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Title:Effect of Ph Manipulation During Aqueous Extraction of Peanut Proteins
Author(s):Noor, Zuheid
Department / Program:Food Science
Discipline:Food Science
Degree Granting Institution:University of Illinois at Urbana-Champaign
Degree:Ph.D.
Genre:Dissertation
Subject(s):Agriculture, Food Science and Technology
Abstract:The effect of extraction pH and heat treatment on soluble proteins, amino acid composition, gel electrophoretic properties, lipoxygenase, trypsin inhibitor and phytic acid were studied using Spanish Variety Commet type peanuts.
Absorbance at 280 nm and the difference between the absorbance at 215 and 225 nm were selected for rapid determination of soluble proteins. However, some factors brought about by pH adjustment may affect absorbance measurements. As expected, some differences were observed between the soluble protein values measured by these two methods.
Apparently, the protein-phytic acid complex begins to dissociate near pH 5. At higher than pH 6, extractability of phytic acid decreases, probably due to the formation of insoluble salts of phytic acid. No consistent effect of heating on the extractability of phytic acid was observed.
The solubility of proteins was low in the isoelectric region of pH 3, 4 and 5 but increased rapidly at lower and higher pH, reaching maximum of about 97% at pH 9 as measured by the difference between the absorbance at 215 and 225 nm.
In general, heating at 60(DEGREES)C for 30 minutes increases protein solubility. However, heating the pH 6 extract caused the pH to shift toward the isoelectric region, and lowered about 40% of its solubility as measured by absorbance at 280nm.
The nitrogen-to-protein conversion factors calculated from the anhydro amino acid data and assigning the free carboxylic acid residues equally to aspartate and glutamate, yielded values ranging from 5.52 to 5.72.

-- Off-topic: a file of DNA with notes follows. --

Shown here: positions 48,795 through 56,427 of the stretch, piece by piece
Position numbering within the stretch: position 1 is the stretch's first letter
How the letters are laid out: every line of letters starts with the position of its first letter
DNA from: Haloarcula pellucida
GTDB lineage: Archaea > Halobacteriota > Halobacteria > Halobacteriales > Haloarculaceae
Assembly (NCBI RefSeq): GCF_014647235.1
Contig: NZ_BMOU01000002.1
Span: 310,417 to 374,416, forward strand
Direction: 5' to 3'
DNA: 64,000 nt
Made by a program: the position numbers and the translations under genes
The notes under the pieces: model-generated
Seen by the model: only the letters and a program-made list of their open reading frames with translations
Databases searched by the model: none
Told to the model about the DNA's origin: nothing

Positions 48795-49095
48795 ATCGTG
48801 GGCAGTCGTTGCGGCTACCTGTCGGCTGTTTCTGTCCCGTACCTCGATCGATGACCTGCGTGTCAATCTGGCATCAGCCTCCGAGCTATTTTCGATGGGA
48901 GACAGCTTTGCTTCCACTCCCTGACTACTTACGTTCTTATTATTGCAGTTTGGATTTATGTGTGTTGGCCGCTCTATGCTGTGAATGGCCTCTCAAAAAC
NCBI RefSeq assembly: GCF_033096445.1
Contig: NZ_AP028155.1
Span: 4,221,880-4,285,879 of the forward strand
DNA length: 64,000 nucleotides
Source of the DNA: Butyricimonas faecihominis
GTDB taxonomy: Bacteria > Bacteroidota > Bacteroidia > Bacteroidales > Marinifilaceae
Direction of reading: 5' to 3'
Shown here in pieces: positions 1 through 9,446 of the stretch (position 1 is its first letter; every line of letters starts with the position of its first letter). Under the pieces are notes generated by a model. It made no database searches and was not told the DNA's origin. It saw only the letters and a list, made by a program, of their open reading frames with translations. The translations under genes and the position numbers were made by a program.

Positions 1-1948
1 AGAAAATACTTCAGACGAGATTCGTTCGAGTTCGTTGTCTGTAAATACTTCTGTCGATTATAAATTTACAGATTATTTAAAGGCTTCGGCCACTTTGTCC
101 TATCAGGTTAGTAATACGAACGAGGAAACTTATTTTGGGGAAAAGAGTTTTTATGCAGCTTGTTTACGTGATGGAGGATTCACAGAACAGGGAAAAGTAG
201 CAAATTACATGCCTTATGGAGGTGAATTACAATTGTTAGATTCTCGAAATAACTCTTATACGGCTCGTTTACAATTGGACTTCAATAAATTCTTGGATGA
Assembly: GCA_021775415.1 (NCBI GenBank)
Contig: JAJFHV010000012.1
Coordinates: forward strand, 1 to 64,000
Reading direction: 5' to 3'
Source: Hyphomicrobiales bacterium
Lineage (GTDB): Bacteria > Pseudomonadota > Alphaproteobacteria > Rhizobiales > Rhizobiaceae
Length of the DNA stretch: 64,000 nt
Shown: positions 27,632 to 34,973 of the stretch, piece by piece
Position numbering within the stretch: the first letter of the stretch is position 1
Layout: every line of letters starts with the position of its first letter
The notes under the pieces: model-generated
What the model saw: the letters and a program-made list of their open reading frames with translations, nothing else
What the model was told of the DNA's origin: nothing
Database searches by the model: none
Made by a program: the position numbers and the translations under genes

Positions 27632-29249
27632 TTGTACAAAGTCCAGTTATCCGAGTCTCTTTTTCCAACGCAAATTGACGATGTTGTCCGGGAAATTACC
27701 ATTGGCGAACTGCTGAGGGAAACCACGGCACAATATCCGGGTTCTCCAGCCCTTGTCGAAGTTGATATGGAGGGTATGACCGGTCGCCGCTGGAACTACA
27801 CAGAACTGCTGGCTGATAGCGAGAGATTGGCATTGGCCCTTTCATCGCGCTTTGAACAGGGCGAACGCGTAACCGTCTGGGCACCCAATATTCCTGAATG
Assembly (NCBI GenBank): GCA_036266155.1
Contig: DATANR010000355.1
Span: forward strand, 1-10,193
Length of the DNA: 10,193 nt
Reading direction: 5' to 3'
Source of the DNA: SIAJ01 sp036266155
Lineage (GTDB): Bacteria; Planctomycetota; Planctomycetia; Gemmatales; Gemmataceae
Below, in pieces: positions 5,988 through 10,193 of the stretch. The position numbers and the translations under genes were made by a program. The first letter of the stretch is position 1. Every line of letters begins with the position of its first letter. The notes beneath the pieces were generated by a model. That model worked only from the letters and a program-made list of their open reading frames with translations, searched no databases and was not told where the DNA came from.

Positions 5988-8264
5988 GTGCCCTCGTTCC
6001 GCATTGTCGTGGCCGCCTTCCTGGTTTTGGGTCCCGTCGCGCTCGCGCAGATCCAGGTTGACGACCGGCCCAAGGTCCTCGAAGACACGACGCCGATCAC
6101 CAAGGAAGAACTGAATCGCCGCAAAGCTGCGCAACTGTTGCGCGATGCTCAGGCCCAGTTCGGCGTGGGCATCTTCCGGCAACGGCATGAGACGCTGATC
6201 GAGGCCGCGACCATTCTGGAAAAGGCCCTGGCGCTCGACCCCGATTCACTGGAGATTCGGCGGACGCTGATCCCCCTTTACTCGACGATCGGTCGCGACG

A total of 48 different components were observed in the polyacrylamide gel electrophoretic patterns. At least 16 components were found in each gel. All samples extracted on the alkaline side of pH 5, except the heated pH 6 sample, exhibited similar patterns, characterized by two major bands, 2nd-arachin dimer and 2nd-arachin monomer.
All samples extracted below pH 6 and the heated pH 6 sample exhibited different patterns from those above, characterized by less intensity of the slow moving components and greater intensity of the medium and fast moving components.
Maximum lipoxygenase activity measured at the optimum assay pH of 6 was found in the pH 7 extract with an activity of about 17.9 absorbance units/g. Below pH 6, the lipoxygenase activity diminished. Above pH 7, the lipoxygenase activity decreased and reached about 7.7 absorbance units/g at pH 9.
Heating at 60(DEGREES)C for 30 minutes destroyed most of the lipoxygenase activity. Heating the pH 7 extract at 80(DEGREES)C for 30 minutes completely inactivated the lipoxygenase. On the other hand, even after heating to 100(DEGREES)C for 30 minutes, residual lipoxygenase activity of about 2 absorbance units/g was still observed in the pH 2 and pH 9 extracts.
It was found that peanut trypsin inhibitor was quite stable to heat treatment, particularly at pH 6 and lower. However, about 50% of trypsin inhibitor was inactivated upon heating at 60(DEGREES)C for 3 minutes at pH 9. The highest trypsin inhibitor activity was observed in the heated pH 2 extract, but it was only about 1 TU1/mg.
Issue Date:1980
Type:Text
Language:English
Description:197 p.
Thesis (Ph.D.)--University of Illinois at Urbana-Champaign, 1980.
URI:http://hdl.handle.net/2142/66976
Other Identifier(s):(UMI)AAI8026565
Date Available in IDEALS:2014-12-13
Date Deposited:1980


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